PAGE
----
It isn’t the FBI or the Department of Justice that has caused a problem for Trump, but the president.

As his associates get caught,  they’re flipping.  The indictments and convictions will depend on a massive amount of information, not available to the public, including financial records, bank statements,  emails, and other documents.

O, what a tangled web we weave when first we practise to deceive!
Walter Scott

I’m leaving off the usual links, except for the Wikipedia, which is the best factual summary I could find.

Stay tuned,

Dave

Link:

Wikipedia – Special Counsel

 

Comey’s book “Higher Loyalty”

I’ve read the book, cover to cover.  It has received excellent reviews.  Some may be disappointed that he does not provide details in the Russian investigation by Robert Mueller.    In interviews, he has carefully refused to comment on the ongoing investigation.

It is not an anti-Trump book, only there was little to admire about his interactions with the FBI Director Comey.   In fact, there is hardly a mention of Trump until the very few last chapters.   It is rather a pro-FBI and pro-Department of Justice book.  It is a memoir, from early childhood  to his various assignments in public office.

In many areas, it is a book in praise of those who have shown outstanding courage, conviction and values.   A defining moment came with the “Stellar Wind” episode, where Comey had to race to the hospital bed, where Attorney General John Ashcroft, re-affirmed that Comey had full authority to refuse to reauthorize a warrantless  surveillance program on constitutional grounds, despite White House objections.   The hero, was Attorney General John Ashcroft,  very ill at the time with pancreatitis,  surrounded by White House attorneys who wanted him to override James Comey, who was acting AG while Ashcroft was in the hospital:

And then John Ashcroft did something that amazed me.  He pushed himself up on the bed with his elbows.  His tired eyes fixed upon the president’s men and gave Card and Gonzales a rapid-fire blast.  He had been misled about the scope of the surveillance program, he said.   He vented that he had long been denied the legal basis for parts of the program now that he understood it.  Spent, he fell back on his pillow, his breathing labored.  “But that doesn’t matter now,” he said, “because I’m not the attorney general.”  With a finger extended from his shaking left hand, he pointed to me. “There is the attorney general.”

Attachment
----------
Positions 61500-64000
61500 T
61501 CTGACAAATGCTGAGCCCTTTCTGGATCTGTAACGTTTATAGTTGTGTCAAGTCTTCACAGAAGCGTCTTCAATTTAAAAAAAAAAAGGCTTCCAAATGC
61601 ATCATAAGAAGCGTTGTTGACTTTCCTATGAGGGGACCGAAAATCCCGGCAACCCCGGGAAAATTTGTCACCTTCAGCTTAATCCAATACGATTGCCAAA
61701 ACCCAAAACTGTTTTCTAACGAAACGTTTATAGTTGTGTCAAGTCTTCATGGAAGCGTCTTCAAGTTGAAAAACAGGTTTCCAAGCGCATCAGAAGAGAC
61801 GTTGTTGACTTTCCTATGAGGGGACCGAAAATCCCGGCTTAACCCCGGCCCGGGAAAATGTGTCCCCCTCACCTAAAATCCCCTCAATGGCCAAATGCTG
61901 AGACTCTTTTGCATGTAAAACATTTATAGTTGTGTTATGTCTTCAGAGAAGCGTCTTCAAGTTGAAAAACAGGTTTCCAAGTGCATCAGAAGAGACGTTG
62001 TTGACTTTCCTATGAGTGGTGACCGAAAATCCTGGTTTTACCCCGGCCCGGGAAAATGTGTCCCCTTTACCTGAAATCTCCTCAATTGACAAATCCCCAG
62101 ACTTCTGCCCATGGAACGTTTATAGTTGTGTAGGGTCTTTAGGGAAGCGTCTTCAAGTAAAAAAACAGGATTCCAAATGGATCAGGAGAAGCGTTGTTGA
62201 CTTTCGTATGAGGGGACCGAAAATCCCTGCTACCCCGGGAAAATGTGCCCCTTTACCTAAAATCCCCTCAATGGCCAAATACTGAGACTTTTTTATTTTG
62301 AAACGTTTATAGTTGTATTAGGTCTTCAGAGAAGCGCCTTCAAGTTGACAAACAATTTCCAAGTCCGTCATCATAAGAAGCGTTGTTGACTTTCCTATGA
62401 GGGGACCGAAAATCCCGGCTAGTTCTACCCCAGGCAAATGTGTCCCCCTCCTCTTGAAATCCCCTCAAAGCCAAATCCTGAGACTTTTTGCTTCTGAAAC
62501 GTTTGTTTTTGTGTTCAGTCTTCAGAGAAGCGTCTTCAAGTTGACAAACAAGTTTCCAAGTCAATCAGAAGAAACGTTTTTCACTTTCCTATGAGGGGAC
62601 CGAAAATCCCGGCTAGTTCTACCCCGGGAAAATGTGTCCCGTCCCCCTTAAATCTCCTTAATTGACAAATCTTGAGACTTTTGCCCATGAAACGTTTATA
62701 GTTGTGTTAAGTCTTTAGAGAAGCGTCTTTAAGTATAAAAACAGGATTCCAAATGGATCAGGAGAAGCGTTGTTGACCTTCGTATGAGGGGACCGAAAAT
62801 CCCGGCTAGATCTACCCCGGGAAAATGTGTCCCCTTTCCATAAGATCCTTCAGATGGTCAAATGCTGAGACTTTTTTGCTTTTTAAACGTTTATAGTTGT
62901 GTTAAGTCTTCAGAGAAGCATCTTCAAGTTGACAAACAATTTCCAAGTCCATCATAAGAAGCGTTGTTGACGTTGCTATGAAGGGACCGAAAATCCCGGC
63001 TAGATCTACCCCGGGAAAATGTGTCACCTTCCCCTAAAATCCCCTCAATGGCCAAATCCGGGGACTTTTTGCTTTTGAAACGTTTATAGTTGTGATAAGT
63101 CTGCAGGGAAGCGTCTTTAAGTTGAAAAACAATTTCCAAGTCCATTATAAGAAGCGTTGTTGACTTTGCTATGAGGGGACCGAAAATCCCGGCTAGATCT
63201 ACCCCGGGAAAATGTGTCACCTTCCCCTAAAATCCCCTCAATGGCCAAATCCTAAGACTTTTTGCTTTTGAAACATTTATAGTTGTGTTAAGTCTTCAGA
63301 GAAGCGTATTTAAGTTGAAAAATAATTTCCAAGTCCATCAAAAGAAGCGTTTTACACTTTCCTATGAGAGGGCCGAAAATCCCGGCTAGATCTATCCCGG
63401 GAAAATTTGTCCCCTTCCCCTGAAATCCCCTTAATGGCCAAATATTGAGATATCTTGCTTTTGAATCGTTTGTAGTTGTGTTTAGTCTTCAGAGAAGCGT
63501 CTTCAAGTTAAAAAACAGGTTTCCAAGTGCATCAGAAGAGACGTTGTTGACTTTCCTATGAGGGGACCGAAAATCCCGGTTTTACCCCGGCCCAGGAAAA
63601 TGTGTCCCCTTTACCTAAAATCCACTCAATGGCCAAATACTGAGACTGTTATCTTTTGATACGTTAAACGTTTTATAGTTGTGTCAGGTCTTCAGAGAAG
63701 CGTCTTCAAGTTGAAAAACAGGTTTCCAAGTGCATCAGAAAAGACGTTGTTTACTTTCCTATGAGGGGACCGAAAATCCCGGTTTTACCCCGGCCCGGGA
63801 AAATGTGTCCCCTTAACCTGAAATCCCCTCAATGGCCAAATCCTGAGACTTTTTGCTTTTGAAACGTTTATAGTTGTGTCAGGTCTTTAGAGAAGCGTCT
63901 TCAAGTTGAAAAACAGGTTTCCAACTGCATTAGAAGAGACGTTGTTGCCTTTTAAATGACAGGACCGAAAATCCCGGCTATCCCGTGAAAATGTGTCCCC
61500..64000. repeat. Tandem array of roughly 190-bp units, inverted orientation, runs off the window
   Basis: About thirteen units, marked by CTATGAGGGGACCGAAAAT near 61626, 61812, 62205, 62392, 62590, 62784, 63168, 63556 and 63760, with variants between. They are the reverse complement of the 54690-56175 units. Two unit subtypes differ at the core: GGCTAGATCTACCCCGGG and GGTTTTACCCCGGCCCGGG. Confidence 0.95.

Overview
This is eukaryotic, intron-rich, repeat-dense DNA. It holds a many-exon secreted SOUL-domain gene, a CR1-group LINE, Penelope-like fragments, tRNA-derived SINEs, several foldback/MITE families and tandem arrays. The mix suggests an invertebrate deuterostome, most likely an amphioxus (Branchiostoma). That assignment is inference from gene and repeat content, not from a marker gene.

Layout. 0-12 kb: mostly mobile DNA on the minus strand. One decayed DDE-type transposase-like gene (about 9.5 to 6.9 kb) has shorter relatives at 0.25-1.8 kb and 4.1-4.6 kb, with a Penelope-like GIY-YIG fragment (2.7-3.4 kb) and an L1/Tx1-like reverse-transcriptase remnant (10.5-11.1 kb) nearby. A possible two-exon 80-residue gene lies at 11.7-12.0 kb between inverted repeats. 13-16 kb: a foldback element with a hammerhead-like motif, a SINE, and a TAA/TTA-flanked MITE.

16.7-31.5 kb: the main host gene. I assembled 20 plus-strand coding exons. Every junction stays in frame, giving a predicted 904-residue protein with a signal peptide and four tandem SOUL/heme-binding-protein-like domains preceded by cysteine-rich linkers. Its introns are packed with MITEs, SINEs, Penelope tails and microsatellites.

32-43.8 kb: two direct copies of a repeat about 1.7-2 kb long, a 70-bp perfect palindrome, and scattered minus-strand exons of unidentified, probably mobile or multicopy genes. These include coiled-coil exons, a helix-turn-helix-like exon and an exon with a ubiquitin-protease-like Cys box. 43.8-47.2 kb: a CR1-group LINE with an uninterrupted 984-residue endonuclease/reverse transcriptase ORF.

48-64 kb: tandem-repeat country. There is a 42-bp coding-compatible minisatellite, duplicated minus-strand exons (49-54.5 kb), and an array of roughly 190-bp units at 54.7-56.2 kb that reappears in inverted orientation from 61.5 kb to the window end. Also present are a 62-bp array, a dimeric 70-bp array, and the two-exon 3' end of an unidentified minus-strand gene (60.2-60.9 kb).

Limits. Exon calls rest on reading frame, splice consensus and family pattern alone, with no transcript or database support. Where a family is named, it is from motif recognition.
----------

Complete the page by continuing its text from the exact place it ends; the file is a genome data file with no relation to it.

There’s more to this story.  Although hesitant at first,  President Bush makes sufficient revisions to the Stellar Wind program,  and the program is re-authorized by the Department of Justice.  It is a positive example of a president, who is respectful of the independence and authority of the Department of Justice.

Most of the interviews I’ve listen to, are focused on Comey’s interactions with President Trump, which are in the last three chapters of the 14 chapters in the  book.   Comey writes there was a lack of humility in Trump as follows:

As I’d seen from other leaders, being confident enough to be humble – comfortable in their own skin – is at the heart of effective leadership.  That humility makes a whole lot of things possible, none more important than a single, humble question” “What am I missing?”

Later, in a discussion of Russian meddling in the 2016 election, with Comey and CIA Director Clapper with the new Trump team,   Comey writes,“What I found telling was what ask…. how the United States might prepare itself to meet that threat [in future elections]. “

Impatient readers will likely dive bomb into the last chapter of the book, which are strictly on the Trump presidency bypassing most of the very positive messages of the book.    By March 30, 2017,  Trump wanted Comey  to “lift the cloud” of suspicion surrounding his involvement with Russian agents, as it was “impairing his ability to act on behalf of the country.” This was repeated on April 11, 2017.    Comey’s firing came on May 9, 2017, in a very humiliating way, in his fifth month on the job.  He writes, “It may sound strange, but throughout my five months working under Donald Trump,  I wanted to succeed as president… We need our presidents to succeed. ”  

Comey doesn’t venture beyond his go beyond his congressional testimony as a private citizen,  on the reasons for his firing.  He stated then,

And on May 9th, when I learned that I had been fired, for that reason, I immediately came home as a private citizen.  But then the explanations, the shifting explanations, confused me and increasingly concerned me.   

He goes not to say they confused him for three reasons: (1) Trump said on occasions that he was doing a great job,  (2) Trump  said he was fired for the Russian investigation (Lester Holt interview)  and (3)  The initial explanation was based on  decisions Comey  made during the election year at  the conclusion of the email scandal.  I will add to this third reason, which I considered a made to order pretext for firing Comey  in an upcoming blog.

The 3 page epilogue leaves no question about how he feels about Donald Trump as president, as he writes, “Donald Trump’s presidency threatens much of what is good for this nation.”   At this point, it is no longer about a particular event or policy, but of violated norms and values.   It ends on a positive message, as he writes, “The next president, no matter the party, will surely emphasize values – truth, integrity, respect and tolerance – in ways an American leader hasn’t needed to for more than forty years. “

Stay tuned,

Dave